OSPF Routing - Setting up the Router

smashlizardsNetworking and Communications

Oct 29, 2013 (3 years and 5 months ago)

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OSPF Routing - Configuring the router
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Application Note
OSPF Routing
Configuring the router
AN-0181-ENG rev.1_1 Page 1
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OSPF Routing - Configuring the router
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Application Note
INTRODUCTION
This application note will detail the steps and options that are involved in configuring the Open
Shortest Path First or OSPF routing protocol on a DR or MR router. It is not a step by step “how-to
guide” and assumes the user is familiar with the OSPF routing protocol and has already configured
the relevant GRE Tunnels or ETH interfaces connected between the routers.
OSPF is a very useful routing protocol and can be implemented with minimal configuration and is
generally the preferred dynamic routing protocol within the control of a single routing policy. Border
Gateway Protocol or BGP could also be used if configured for exterior BGP but involves more
configuration but has the advantage of slightly less bandwidth requirements than OSPF as OSPF
will update the whole routing table on a change whereas BGP will only send the changes but on the
whole the bandwidth requirements for both OSPF and BGP is minimal.
Configuration file
The configuration of OSPF on a router is held in a separate text file, usually named ospf.conf. This
file will need to be manually created using a text editor then placed on to the router.
Below is an example ospf.conf file with two areas, please note that an interface can only exist in
one area. A '#' symbol is used to denote a comment, as can be seen from the example there are
three distinct sections to the config file.
The interfaces where you do not wish OSPF Hello status packets to be sent out of should be set to
passive as shown below and the metric is used a part of a cost algorithm to determine which route
is preferred whereby the smaller the metric the higher the preference.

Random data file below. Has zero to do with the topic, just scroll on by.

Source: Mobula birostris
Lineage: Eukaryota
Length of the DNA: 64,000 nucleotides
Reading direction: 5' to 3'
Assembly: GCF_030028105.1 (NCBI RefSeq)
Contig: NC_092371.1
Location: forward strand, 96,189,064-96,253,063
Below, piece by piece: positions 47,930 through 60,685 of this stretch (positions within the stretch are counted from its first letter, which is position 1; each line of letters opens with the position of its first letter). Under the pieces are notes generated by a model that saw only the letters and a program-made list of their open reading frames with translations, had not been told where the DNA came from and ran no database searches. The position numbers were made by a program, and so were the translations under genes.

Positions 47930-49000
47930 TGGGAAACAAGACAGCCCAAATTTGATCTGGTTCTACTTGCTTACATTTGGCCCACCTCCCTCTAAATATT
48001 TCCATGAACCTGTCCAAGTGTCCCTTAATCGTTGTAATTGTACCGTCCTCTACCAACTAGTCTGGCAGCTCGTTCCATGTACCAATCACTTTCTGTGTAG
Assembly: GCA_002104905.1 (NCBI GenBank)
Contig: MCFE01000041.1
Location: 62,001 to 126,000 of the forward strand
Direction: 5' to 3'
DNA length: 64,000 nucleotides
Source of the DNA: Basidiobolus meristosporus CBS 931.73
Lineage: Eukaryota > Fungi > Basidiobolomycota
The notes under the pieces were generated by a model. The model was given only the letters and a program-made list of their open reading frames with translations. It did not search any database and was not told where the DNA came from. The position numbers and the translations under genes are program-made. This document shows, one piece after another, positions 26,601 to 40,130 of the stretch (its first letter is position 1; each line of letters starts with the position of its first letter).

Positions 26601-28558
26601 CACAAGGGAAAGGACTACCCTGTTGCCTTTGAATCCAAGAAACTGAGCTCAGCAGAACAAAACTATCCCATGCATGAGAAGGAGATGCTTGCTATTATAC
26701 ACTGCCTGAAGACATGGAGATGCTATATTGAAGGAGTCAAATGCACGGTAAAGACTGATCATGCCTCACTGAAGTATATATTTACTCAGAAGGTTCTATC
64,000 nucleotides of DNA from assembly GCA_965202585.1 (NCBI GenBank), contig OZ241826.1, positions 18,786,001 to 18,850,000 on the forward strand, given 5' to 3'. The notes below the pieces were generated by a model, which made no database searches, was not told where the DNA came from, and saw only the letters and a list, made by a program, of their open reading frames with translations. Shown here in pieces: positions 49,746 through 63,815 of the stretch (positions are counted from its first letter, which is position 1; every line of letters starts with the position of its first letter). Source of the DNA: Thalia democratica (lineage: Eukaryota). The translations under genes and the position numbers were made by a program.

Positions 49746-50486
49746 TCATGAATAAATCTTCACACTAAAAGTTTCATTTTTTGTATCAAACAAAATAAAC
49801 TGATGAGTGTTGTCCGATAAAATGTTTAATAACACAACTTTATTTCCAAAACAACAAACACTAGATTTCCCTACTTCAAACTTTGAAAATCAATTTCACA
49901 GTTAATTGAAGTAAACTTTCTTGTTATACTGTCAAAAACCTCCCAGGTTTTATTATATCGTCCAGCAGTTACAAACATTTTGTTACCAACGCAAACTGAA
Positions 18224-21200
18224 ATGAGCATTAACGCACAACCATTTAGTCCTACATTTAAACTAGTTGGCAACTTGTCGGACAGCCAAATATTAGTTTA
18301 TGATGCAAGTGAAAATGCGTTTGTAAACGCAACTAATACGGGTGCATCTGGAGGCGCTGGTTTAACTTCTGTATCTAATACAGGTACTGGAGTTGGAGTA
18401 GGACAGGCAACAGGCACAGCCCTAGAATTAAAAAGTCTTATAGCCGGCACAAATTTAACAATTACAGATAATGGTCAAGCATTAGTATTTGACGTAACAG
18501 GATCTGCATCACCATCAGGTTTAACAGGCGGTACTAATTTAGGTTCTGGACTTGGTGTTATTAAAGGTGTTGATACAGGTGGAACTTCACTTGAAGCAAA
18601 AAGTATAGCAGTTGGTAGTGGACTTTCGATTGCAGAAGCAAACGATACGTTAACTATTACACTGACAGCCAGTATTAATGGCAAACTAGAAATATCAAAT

Note - please ensure there is a carriage return (i.e. press enter) after the last '}”
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OSPF Routing - Configuring the router
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Application Note
The sections of the configuration file are:
Macros - These are user defined variables that set values of parameters used in the rest of
the configuration.
Global configuration - Any of the area or interface configuration option can be set to a
default value here to help simplify the configuration.
Areas - At least one area must exist, an area groups interfaces together, any parameters
set in the areas will override any global options. Valid interfaces are ethx, pppx and tunx,
where the x is the interface number.
Please see section pages 6-8 for a complete list of all available commands and their functions.
Typical Configuration file
The following file has been used to ensure that an ADSL based GRE / IPSec Tunnel (tun0) is used
as the Primary link with a 3G to ADSL link is used as Backup (tun1). Apart from the router-id
having to be unique in each router the configuration file was basically the same at in both routers.
#Typical DR250 configuration
#global configuration
redistribute default
router-id 192.168.3.1
#areas
area 0.0.0.0 {
interface tun0 {
hello-interval 10
metric 5
}
interface tun1 {
hello-interval 10
metric 10
}
interface ppp1 {
passive
}
interface ppp3 {
passive
}
interface eth0 {
passive
}
}

AN-0181-ENG rev.1_1 Page 3
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OSPF Routing - Configuring the router
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Application Note
Web interface configuration
There is also a small amount of setup required, in the router's web interface, this can be found by
navigating to the following section:
Configure -> OSPF
The ID field is used by OSPF to identify itself with its Neighbours, this field is in the form of an IP
address but is actually an ID. For simplicity use the routers LAN IP address for the ID to make
identification easier. Enter the same ID in the ospf.conf configuration file for the router.
Once you are satisfied that OSPF is configured and running correctly the Debug
level can be turned off.
To view the debug output, connect to the Router via a serial connection and type debug x (where x
is the ASY port number e.g. 0,1,2 or 4), or debug t if you are connecting via Telnet. All of the OSPF
debug information will now be displayed, to stop the debug information, alter the debug level back
to off and disable and re-enable OSPF. To turn off other debug type “debug off”.
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OSPF Routing - Configuring the router
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Application Note
Checking OSPF
There are a number of commands for checking the status of the OSPF routing process, the
commands and their functions are listed below
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OSPF Routing - Configuring the router
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List of the ospf.conf parameters

The area ID shown above is a trunk network as it has the ID of 0.0.0.0 and this is
fine for most applications if all routers are within the same area or network.
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OSPF Routing - Configuring the router
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Application Note
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Application Note
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